17 Pretentious Words & What to Use Instead

17 Pretentious Words & What to Use Instead

In this infographic, our guest blogger shares 17 pretentious words and what to use instead.

Jennifer Frost writes: ‘When you go to a job interview or a fancy party, you probably put on a nicer outfit than you’d usually wear.

There’s nothing wrong with looking nice when the occasion calls for it—especially in these days of athleisure.

But do you dress up your language too?

Unlike fancy clothes, pretentious talk is likely to alienate people, not earn their admiration.

The effect is even worse when you pair pompous phrases with casual hipster attire. Fingernails on a chalkboard, anyone?

The following infographic, “17 Pretentious Words & What to Use Instead,” tells you what NOT to say if you want to make a good impression.’

17 Pretentious Words & What to Use Instead

17 Pretentious Words & What to Use Instead

Source for infographic: Grammar Check

Top Tip: If you want to learn how to write a book, sign up for our online course or join our course in Johannesburg.

If you are looking for more infographics, you might like these:

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  4. How Meditation Can Improve Your Writing
  5. 7 Secrets Of Advanced English Writing
  6. Breaking Down Writer’s Block
Posted on: 20th August 2019

4 thoughts on “17 Pretentious Words & What to Use Instead”

  1. What a pretentious post! Why has it become fashionable to denigrate the use of foreign and polysyllabic words? English has gained its rich well of words for expressing a multitude of thoughts and feelings from its ability to espouse and assimilate words from other languages. Lack of knowledge of the huge vocabulary available to English speakers should not be a reason to suggest it’s preferable to use a Germanic based Anglo-Saxon vocabulary to the exclusion of all others. If we continue to attack the use of our rich tapestry of OED accepted words we will lose much and gain little!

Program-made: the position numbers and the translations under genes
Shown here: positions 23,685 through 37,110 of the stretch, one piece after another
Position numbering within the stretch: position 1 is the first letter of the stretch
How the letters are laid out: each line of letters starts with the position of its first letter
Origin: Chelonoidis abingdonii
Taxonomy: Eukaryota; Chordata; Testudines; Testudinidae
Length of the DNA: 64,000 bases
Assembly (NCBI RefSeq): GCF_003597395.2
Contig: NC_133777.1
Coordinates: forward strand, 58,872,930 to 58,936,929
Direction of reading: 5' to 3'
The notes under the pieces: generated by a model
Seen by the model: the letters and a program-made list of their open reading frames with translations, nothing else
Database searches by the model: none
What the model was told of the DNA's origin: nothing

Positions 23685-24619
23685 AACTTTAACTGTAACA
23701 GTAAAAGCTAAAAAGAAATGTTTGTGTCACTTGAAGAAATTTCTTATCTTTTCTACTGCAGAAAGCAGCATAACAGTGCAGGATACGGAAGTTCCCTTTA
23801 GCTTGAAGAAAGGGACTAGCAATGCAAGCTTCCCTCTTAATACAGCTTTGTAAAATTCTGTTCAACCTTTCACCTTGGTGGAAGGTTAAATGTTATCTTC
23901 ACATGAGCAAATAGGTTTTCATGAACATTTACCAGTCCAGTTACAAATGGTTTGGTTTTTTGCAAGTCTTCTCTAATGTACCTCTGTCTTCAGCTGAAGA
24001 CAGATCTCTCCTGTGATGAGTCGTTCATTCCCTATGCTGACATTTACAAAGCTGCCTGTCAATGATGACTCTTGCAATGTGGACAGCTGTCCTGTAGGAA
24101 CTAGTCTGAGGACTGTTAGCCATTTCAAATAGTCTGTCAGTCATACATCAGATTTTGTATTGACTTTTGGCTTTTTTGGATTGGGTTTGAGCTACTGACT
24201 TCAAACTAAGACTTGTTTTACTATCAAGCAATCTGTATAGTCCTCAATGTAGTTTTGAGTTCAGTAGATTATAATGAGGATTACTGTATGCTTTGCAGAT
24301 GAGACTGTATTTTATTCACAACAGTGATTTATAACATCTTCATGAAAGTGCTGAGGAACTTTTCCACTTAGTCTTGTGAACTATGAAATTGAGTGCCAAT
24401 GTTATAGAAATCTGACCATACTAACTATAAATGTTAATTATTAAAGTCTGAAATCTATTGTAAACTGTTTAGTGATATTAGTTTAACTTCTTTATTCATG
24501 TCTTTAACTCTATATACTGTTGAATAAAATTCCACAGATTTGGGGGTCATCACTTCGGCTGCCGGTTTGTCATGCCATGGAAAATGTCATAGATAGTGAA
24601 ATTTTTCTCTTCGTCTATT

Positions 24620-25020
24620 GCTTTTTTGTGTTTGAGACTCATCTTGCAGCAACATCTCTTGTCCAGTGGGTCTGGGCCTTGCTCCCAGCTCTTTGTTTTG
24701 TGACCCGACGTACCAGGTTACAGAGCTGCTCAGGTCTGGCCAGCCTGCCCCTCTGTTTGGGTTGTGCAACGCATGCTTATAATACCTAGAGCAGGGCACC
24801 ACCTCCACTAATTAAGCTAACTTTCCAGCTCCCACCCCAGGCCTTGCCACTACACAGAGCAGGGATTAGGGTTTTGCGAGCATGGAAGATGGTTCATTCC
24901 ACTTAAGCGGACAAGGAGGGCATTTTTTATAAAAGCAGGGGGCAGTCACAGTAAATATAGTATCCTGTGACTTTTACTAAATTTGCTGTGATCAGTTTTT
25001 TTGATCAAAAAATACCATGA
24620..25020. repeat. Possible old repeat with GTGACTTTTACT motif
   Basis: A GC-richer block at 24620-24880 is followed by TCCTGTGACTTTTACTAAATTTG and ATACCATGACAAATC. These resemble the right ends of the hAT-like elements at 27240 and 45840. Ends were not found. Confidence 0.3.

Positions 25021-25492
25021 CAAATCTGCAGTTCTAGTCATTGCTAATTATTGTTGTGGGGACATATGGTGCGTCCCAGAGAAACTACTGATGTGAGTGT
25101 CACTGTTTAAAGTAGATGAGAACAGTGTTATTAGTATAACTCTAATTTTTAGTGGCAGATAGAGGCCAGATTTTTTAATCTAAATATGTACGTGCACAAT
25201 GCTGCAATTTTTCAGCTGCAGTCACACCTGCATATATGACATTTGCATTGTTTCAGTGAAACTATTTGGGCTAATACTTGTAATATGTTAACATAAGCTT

2. Dear Fiona,
    Apropos your comments, I support your feelings. In writing, one must of course take cognizance of one’s intended readership; but in writing for my peers, I would be making a faux pas in artificially simplifying my native intellectual writing style.

  3. I think the pretentiousness of many of these words is only true in certain contexts and in certain groups. I know I’ve heard several of these words used in regular conversation in my workplace which employees a diverse group of folks with varied educational backgrounds, interests, etc. Specifically: sans, plethora, M.O., faux pas, pretentious, apropos, per se, milieu. Granted, no one here “summers” or “winters” anywhere, but we all certainly no what a faux pas is, what sans means, etc. I somewhat feel as though the individual writing this is pretentious in suggesting common-folk can’t appreciate using a variety of words.

  4. I wonder if this varies from country to country. I see plethora, faux pas, per se, M.O, paradigm often without thinking twice about it. “Many, plenty, lots” all seem plain-Jane compared to plethora.

    I do find Latin and French phrases (“quid pro quo,” “Je ne sais quoi ,” etc.) a little pretentious, though. And since I don’t use them myself or hear them often, I have to look up what they mean every time.

    Maybe pretentiousness is in the eye of the beholder to some degree.

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